Saudi Arabia’s King Salman Orders $2b ‘Deposit’ to Yemen to Shore Up Currency

Saudi Arabia’s King Salman ordered a $2 billion transfer to the Yemeni central bank, according to reports, as the Kingdom looks to shore up the economy of its war-torn southern neighbor.

The Saudi Ministry of Culture and Information (MoCI) said in a statement that the money is meant “to address the deteriorating economic situation” in Yemen. “All of this money has been provided with the aim of boosting Yemen’s financial and economic situation while bolstering the Yemeni riyal,” the Saudi MoCI said.

“As the value of the riyal goes up, the living conditions of Yemeni citizens will change for the better,” it added.

A source close to the Saudi government told Reuters that the payment was “not a loan, it’s a deposit and the legitimate Yemeni government will not have to pay it back.”

The move follows a plea by Yemeni Prime Minister Ahmed bin Dagher for urgent assistance to prevent Yemen’s currency from collapsing.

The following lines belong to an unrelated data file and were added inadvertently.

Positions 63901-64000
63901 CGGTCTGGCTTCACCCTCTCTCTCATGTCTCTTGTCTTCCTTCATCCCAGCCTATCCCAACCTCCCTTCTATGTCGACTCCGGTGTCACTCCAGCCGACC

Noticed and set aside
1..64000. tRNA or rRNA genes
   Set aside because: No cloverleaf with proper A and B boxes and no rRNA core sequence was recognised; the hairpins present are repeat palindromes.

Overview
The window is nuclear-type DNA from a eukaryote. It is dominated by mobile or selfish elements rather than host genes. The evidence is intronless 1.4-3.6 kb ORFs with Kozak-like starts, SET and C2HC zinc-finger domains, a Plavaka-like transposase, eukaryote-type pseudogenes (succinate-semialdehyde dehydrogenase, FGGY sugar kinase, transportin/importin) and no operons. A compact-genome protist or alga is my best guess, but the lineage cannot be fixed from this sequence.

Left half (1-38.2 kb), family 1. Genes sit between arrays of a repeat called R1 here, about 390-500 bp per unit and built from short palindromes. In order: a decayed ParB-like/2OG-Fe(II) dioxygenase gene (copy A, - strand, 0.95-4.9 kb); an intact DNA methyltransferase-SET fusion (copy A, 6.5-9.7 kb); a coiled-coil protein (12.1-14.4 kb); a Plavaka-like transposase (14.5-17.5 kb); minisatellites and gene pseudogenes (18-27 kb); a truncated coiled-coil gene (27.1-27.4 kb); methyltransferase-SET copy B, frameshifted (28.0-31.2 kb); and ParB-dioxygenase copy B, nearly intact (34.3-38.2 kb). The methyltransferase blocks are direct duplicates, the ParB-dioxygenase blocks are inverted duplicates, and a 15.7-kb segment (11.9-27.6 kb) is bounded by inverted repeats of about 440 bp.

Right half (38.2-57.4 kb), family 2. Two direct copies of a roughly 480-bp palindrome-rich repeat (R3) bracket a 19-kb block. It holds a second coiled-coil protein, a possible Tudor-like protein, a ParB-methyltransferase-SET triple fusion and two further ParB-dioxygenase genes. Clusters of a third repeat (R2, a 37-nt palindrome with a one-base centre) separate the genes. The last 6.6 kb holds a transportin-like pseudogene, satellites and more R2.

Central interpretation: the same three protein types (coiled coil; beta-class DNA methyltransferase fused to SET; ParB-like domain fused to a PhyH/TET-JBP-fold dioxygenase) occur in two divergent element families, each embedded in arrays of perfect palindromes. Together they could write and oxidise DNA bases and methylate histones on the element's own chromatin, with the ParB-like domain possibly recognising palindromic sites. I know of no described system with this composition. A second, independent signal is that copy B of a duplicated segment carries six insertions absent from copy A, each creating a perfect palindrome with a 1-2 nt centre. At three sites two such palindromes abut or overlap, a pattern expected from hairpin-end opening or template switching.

“Now, and not tomorrow, to save the Yemeni people from definite hunger,” he tweeted, according to CNN.

In November, Saudi Arabia faced growing international pressure from the U.N., U.S. Congress and global media outlets to unconditionally lift its blockade of Yemen, amid warnings of a serious deterioration to the already dire humanitarian situation there. The blockade was imposed after a Iran-supplied ballistic missile was launched by Houthi rebels toward Riyadh.

Saudi Arabia has already poured billions of dollars into the war to restore to power the legitimate UN-recognized President Abd Rabbuh Mansur Hadi. An exact figure of the cost of the war for Saudi Arabia is not known, but some analysts have estimated that it may cost up to $175 million a month or more.